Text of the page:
Tuesday, October 15, 2013

University advises rural Arkansas to make up for loss of jobs by developing existing resources

After a steady decline in manufacturing jobs in rural Arkansas, 53,000 since 2000, state officials have determined that The Natural State can no longer depend on manufacturing firms to provide jobs. Instead, a new economic-development strategy calls on communities to find new ways to develop existing resources, according to the Rural Profile of Arkansas 2013, written by the University of Arkansas Division of Agriculture. “It’s an entirely different way to approach economic development,” said Dr. Wayne Miller, one of the authors of the profile “What we’re trying to promote is more indigenous growth, more entrepreneurial opportunities.”

Arkansas ranks 49th in the number of adults with college degrees, and only 13 percent of rural residents have one, compared to 24 percent in urban areas of the state and 30 percent nationally. Democratic Gov. Mike Beebe stressed that connection between higher education and economic development in a recent speech, saying: “There is a correlation and a tie between education and economic development, and specifically between our roles in higher education. Inevitably, they all require a higher and higher skill level and a higher and higher degree of education in order to be productive.”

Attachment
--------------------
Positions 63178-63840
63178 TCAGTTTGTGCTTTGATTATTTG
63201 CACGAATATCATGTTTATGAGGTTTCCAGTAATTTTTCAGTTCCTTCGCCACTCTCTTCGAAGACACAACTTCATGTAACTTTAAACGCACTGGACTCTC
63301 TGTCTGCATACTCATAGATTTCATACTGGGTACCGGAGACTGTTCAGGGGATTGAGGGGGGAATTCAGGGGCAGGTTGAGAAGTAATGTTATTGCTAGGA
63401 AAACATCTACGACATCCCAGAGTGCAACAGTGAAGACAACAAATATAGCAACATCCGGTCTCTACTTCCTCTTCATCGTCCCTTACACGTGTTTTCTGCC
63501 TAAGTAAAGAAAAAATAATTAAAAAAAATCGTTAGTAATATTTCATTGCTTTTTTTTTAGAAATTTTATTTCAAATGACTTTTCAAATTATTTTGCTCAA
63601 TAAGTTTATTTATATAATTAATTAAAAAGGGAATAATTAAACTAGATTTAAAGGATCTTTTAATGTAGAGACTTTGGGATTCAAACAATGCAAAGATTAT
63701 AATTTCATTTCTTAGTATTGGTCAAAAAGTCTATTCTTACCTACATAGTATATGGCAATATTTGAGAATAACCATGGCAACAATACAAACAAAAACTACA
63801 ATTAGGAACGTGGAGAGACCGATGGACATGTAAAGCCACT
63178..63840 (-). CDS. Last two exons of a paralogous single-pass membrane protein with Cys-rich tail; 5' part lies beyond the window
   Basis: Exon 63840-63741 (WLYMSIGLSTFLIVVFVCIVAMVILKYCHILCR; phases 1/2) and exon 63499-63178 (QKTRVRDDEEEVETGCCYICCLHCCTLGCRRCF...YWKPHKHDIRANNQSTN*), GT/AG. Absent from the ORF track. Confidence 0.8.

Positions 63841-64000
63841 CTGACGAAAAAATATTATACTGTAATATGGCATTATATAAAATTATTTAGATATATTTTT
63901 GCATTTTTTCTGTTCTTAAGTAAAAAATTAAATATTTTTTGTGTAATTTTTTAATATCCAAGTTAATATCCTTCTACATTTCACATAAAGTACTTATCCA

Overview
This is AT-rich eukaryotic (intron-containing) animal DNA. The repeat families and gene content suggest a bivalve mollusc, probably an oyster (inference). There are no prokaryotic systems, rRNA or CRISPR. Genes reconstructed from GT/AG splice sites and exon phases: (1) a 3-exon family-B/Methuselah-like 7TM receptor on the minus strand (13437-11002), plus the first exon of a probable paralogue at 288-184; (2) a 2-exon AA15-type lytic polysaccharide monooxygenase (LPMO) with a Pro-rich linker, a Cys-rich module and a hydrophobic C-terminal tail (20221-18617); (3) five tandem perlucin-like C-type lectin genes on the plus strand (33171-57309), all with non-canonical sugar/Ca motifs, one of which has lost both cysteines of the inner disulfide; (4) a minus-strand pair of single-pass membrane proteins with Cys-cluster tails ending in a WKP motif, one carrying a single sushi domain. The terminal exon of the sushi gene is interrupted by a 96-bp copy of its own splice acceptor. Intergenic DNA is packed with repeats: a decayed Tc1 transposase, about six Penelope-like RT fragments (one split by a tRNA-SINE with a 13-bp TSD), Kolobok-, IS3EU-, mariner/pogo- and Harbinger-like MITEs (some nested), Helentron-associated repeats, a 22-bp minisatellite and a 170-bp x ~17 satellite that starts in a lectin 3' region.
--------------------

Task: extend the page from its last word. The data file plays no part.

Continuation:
Another key is looking for more inventive ways to create jobs around resources communities already have, the report says. Instead of shipping crops of animals to other states for processing, the processing could be done in Arkansas, and "Instead of depending solely on the fresh fruit market, many are now producing jams, jellies and juices for sale to consumers and even selling byproducts, such as seeds and husks, to the health food market." Other ideas include having communities build on their tourist opportunities, as well as finding ways to add value to the timber and rice industries.

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